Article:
Today she brought me a flower said that the stem had broken off. Stem was a new word. There are so many new words, yet I can't think of others right now as I type.

She's trying to figure out today, yesterday and tomorrow and just about has it. She has the concept for sure, it's the words that get mixed up. She is also learning the days of the week and months. She's got summer and winter down, and maybe even spring.

Last Thursday, we sat on the front porch and watched a lightening and thunder storm and I taught her how to count the seconds in between. What a dream moment for me! Then, we went inside and continued to watch from the front window as the rain poured and the storm was upon us. Jie Jie loves science and asked a lot about lightening. I told her some easy facts about it and Jie Jie soon started putting things together and asked what would happen if lightening struck our house and it caught fire. She wanted to know how I'd safely get all of our cats out. I had to tell her that she was my first priority and that we might not save all our cats, but that I'd leave a door open for them to come out on their own if they could. One thing led to another and we made an escape plan that included meeting at our neighbors house a few doors down and I showed her what smoke detectors were and how they worked. It was a great lesson and wonderful moment in time for us as a family.

Today during school time she read soooo well that I was amazed! If we have a week or so between subjects then come back to them, she's made huge leaps just letting the knowledge gel in her head. She is super, super smart!

Tonight she was very happy as she went to bed and we talked. She is happy becuase I'm happy that I could play with her and not do any paperwork or work that makes me tired. She asked about how baby's teeth grow since one of the daycare babies got his first tooth and has been fussy. One thing led to another again and we got on the subject of animal teeth that led to shark's teeth and how they have several rows that continuously grow back. This led to a conversation about how sharks can bite people so we talked about that. She asked what I'd do if she was killed by a shark. I told her that I'd be so sad and cry and cry and miss her very much. She said I could go to China and get another daughter just like her. I explained that I'd miss her so much that I wouldn't be able to do that because there is only one Jie Jie. Then she surprised the heck out of me, I mean, I was sooo blown away because she was soooo RIGHT, and said, "Mama, Jesus will help you if you pray." This is the third time Jie Jie has mentioned having help from Jesus and each time a loud voice inside me says that she needs to be baptized soon. Heads up, Gong Gong! We'll have to figure this one out, perhaps after Sissy is home, before Jie Jie turns 9. My girl LOVES going to church and learning about Jesus, even though we've missed a lot of church in the past two months, and I should stop being so surprised by how strong her testimony is.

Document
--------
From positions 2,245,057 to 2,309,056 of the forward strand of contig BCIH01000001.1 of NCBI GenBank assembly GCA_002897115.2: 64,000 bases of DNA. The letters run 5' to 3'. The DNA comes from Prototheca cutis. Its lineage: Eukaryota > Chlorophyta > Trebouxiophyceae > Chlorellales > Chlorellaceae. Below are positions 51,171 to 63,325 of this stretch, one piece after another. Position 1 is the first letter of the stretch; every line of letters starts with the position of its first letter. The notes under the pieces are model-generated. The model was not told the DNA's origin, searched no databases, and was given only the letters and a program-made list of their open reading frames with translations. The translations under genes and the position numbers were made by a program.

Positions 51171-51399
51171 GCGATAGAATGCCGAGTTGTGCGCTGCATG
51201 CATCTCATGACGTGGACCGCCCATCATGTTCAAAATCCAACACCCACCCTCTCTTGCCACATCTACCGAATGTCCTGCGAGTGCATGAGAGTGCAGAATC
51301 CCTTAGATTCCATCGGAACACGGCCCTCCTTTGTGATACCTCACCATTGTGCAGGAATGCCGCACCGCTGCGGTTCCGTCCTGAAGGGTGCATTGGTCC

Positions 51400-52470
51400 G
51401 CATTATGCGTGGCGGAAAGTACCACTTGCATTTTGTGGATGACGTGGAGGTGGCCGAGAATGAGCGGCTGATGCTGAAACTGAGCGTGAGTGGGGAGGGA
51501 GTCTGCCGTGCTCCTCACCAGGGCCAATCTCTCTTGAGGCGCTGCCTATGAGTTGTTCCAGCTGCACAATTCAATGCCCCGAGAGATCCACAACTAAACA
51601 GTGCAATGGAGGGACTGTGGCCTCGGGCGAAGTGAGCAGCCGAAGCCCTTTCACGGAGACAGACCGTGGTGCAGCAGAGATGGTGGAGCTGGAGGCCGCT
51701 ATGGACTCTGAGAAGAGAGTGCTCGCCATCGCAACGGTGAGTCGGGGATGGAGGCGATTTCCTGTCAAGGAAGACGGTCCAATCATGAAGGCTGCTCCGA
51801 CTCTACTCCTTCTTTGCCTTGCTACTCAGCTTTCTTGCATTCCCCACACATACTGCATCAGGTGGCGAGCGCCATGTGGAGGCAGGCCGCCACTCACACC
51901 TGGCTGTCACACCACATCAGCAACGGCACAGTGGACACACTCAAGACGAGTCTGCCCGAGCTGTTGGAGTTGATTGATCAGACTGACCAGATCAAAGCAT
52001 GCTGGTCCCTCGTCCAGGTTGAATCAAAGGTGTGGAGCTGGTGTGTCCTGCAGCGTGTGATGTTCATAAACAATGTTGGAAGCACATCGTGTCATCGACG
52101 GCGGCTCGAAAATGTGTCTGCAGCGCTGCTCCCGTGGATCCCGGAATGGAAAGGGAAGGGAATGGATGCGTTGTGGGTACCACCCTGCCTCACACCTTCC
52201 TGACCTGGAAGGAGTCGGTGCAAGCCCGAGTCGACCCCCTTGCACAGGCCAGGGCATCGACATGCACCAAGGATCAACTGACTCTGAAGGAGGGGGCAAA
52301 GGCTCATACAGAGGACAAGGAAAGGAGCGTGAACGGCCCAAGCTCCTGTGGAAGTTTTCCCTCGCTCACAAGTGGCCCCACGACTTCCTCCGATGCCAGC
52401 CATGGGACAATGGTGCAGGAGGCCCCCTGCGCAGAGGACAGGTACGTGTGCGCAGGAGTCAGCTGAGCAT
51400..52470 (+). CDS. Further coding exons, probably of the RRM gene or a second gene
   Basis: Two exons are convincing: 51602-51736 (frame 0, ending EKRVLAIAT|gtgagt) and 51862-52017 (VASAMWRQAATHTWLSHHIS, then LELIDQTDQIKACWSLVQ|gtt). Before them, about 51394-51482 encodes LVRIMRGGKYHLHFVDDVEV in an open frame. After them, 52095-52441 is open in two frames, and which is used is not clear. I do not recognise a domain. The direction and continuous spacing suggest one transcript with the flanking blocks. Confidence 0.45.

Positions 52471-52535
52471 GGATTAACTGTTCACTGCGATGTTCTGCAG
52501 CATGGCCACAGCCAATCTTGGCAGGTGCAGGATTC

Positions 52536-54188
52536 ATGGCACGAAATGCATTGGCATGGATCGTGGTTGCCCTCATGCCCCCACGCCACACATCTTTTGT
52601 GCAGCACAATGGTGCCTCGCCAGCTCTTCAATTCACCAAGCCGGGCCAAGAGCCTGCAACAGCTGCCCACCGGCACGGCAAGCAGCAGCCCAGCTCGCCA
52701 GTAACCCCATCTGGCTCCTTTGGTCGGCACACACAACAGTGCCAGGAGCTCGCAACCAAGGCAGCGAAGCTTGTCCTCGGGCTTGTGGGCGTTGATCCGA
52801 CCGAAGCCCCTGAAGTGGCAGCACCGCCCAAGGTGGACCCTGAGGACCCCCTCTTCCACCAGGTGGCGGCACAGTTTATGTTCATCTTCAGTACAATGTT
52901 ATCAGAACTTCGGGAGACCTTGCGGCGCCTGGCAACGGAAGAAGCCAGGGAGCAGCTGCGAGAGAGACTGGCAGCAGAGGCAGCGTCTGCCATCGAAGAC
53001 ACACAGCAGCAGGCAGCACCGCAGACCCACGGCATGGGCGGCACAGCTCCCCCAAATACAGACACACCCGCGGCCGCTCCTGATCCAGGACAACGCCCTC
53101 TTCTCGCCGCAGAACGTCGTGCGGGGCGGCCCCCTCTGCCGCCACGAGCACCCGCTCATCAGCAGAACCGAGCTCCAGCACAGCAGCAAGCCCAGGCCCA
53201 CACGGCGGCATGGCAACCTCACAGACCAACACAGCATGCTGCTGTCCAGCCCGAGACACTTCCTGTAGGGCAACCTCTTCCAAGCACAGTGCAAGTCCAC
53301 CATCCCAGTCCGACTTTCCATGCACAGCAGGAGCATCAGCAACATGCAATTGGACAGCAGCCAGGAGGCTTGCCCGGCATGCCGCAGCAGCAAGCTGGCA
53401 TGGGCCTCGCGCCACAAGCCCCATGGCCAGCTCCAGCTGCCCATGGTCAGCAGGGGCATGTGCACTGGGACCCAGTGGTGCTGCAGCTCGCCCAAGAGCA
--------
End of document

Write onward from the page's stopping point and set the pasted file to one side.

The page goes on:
In all the medical stuff we've endured for the last several weeks, I lost sight of the fact that that wasn't our normal life, but just a big bump in the road, and that what we had today and for a few days here and there since Easter, is our normal life. I was so exhausted and concerned that I didn't think to reach out for help and now my church family is alerted and when we start the next big round of tests, they will bring us meals for those days. That will be a huge help since we have eaten out so much lately, which isn't always the healthiest choice and is definitely not the most economical one.

I'm looking forward to tomorrow morning when my darling Jie Jie wakes up and I can see her smiling face and kiss it. The magic of motherhood is definitely back!

Monday, April 16, 2012

First Playdate Away


Jie Jie reached a milestone today (well, yesterday). She had a play date at someone else's house! So far, all the friends have come to our house. She's been more than ready for this, but we got side-tracked with all the medical stuff for the last 6 weeks or so. The friend is in her Sunday School class and she's a very nice little girl a couple months younger than Jie Jie but a whole lot taller.

Jie Jie said that they played with dolls (the American Girl kind), played in the toy kitchen and with a toy phone, jumped on a mini trampoline outside, she read a book, and the older girl (big sister) had a birthday today, but had her party on a different day. Oh, and they played with a white board. Jie Jie showed them how to spell her name.